Business Today

Spirited Move

K.R. Balasubramanyam        Print Edition: Dec 9, 2012

'The first clarification from UB Group Chairman Vijay Mallya , after he announced the sale of a controlling stake in United Spirits Ltd (USL) to Diageo Plc , was that the funds from the deal need not flow to the ailing Kingfisher Airlines. This means either Mallya will continue to scout for a strategic investor for the airline or he has other plans he has not revealed yet.

The comments should worry Kingfisher's lenders, vendors as well as employees, the last of whom have not been paid for six months. The grounded airline owes about Rs 7,000 crore to 17 banks, including Rs 1,500 crore to State Bank of India. It has accumulated losses of Rs 10,000 crore.

The USL-Diageo transaction, viewed without the debt-laden airline in context, was a masterstroke for Mallya in many ways. "This was a brilliant transaction. It potentially makes USL-Diageo the most powerful consumer brand in the country," says Nikhil Vora, Managing Director at IDFC Securities. "The promoters command a better valuation now than before the deal."

MUST READ:10 things to know about USL-Diageo deal

That indeed is the case. The deal was announced after market hours on Friday, November 9. Shares of USL soared 35 per cent on Monday, November 12. So far this year, the shares have jumped nearly four fold.

On January 2, shares of USL touched a one-year low of Rs 477.70 on the National Stock Exchange. At that price, the promoters' 27.8 per cent stake in USL was worth Rs 1,740 crore. On November 15, a day before this magazine went to press, the company's shares climbed to Rs 1,954.00.

The deal involves Diageo paying Rs 5,725 crore for a 27.4 per cent stake in USL. This will be done in two stages. Diageo will first pay Rs 3,635 crore to acquire 19.3 per cent of USL. The bulk of this will come from United Breweries (Holdings) Ltd, the group's holding company, and Kingfisher Finvest, a promoter group company.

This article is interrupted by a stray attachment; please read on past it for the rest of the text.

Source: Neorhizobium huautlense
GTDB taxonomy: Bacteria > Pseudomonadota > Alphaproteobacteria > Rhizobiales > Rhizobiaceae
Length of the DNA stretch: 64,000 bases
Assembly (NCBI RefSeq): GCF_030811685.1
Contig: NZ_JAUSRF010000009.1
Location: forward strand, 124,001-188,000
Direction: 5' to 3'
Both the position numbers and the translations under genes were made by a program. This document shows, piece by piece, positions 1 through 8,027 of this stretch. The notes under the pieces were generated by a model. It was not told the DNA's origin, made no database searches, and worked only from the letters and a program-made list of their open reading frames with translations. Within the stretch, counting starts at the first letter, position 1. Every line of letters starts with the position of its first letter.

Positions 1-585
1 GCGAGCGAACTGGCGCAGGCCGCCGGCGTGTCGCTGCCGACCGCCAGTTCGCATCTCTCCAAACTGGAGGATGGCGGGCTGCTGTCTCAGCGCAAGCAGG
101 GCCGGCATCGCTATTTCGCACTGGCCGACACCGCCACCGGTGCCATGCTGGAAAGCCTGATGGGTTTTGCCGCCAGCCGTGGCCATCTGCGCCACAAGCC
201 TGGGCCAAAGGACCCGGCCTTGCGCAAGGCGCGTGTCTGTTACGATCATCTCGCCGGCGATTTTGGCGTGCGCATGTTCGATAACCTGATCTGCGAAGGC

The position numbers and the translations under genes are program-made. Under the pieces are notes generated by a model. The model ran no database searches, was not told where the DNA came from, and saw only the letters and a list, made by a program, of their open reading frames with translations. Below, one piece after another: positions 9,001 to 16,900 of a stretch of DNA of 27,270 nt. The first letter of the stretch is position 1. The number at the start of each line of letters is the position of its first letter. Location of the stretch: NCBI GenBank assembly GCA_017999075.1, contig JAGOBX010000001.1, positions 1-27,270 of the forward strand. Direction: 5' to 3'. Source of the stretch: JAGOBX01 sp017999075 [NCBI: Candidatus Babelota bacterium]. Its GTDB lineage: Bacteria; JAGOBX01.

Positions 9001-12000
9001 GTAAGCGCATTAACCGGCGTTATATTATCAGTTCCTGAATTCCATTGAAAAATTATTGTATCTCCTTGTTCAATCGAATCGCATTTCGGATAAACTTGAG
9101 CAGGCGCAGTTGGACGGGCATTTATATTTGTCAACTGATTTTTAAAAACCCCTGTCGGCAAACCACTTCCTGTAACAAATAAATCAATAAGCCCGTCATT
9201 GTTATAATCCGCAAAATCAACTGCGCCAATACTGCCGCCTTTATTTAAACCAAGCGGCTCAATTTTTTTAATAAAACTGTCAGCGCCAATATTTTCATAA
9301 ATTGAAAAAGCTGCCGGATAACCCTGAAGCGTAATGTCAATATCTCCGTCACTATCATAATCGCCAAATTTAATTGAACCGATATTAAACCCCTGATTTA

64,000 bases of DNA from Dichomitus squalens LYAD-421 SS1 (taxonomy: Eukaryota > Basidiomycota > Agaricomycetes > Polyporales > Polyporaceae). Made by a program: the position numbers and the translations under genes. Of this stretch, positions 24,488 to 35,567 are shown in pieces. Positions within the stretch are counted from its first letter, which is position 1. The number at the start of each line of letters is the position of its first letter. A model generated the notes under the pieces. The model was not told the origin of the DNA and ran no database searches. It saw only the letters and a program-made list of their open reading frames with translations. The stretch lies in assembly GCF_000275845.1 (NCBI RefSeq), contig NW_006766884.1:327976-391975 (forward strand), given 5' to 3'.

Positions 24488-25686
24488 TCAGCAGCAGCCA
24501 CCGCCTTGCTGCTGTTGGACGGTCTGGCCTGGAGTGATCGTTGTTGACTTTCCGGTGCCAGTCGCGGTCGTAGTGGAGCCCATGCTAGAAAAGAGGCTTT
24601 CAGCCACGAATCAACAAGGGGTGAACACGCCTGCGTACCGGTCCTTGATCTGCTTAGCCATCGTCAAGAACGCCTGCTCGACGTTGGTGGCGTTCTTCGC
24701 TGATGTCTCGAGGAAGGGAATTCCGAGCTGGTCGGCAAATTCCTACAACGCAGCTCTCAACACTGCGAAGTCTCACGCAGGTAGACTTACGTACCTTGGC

In the second stage, USL will issue new shares equal to 10 per cent of its expanded equity base to the UK company. Diageo will then make a mandatory open offer to buy another 26 per cent from USL's public shareholders. Diageo is aiming for a stake of up to 53.4 per cent in USL while Mallya will eventually have 13.4 per cent.

The transaction will benefit the industry as well. "I think this will be good for the Indian market as Diageo will be more focused on bottom line rather than top line growth," says Kishore Chhabria, Chairman of Allied Blenders & Distillers. Chhabria had been Mallya's business partner and is now a competitor.

The deal, however, will help little in reviving the fortunes of Kingfisher Airlines .

 27.8%UB Group's current stake in United Spirits
 19.3%Stake that Diageo will initially buy in United Spirits
 10%New shares that United Spirits will issue to Diageo
 27.4%Diageo's stake in USL after issue of new shares
 26%Stake that Diageo intends to buy via open offer
 53.4%Diageo's total stake when the deal completes
Analysts say Mallya was pursuing a deal with Diageo because USL itself requires capital and has a debt of Rs 8,300 crore. In fact, UB (Holdings) and Kingfisher Finvest have pledged almost their entire stake in USL to take on loans. The entire amount raised from the deal will not be used to revoke all those pledges. This is because the deal was struck at a price higher than the value of the pledges, say analysts.

Mallya will have some cash left over even after revoking the pledges, but he might not pour this into his airline. "Mallya is not naïve to use the money he got from the deal to pay off Kingfisher's liabilities," says R. Ramakrishnan, an independent chartered accountant in Bangalore who has analysed Kingfisher finances.

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Investors have few details about the pledges. "We have no clue to whom these shares have been pledged and how much loans raised," says Shriram Subramanian, Managing Director at InGovern Research Services, a proxy advisory in Bangalore. "Deconstructing the group's holdings, cross-holdings and share pledges is a complex exercise."

IDFC's Vora wonders why banks did not enforce the collateral and force the UB Group to sell its entire stake in USL to recover their loans. A senior official at a state-run lender to Kingfisher says banks did not intervene during talks between UB Group and Diageo as they did not want the deal to be derailed.

"The banks get nothing if Diageo had walked out of this," he says. The official adds that banks will pursue a strategy to help revive the airline and recover their dues. " That strategy may or may not work, but we are taking a risk," he says. State Bank of India Chairman Pratip Chaudhuri, however, has said Kingfisher "will not fly" if it does not bring in fresh equity by November 30.

People tracking Mallya's businesses believe he is unlikely to take any step in haste to revive Kingfisher. "I will do what is best for Kingfisher at the appropriate time," he told NDTV television network after the Diageo deal. Lenders to Kingfisher, meanwhile, are likely to take a big hit given the airline's woes.


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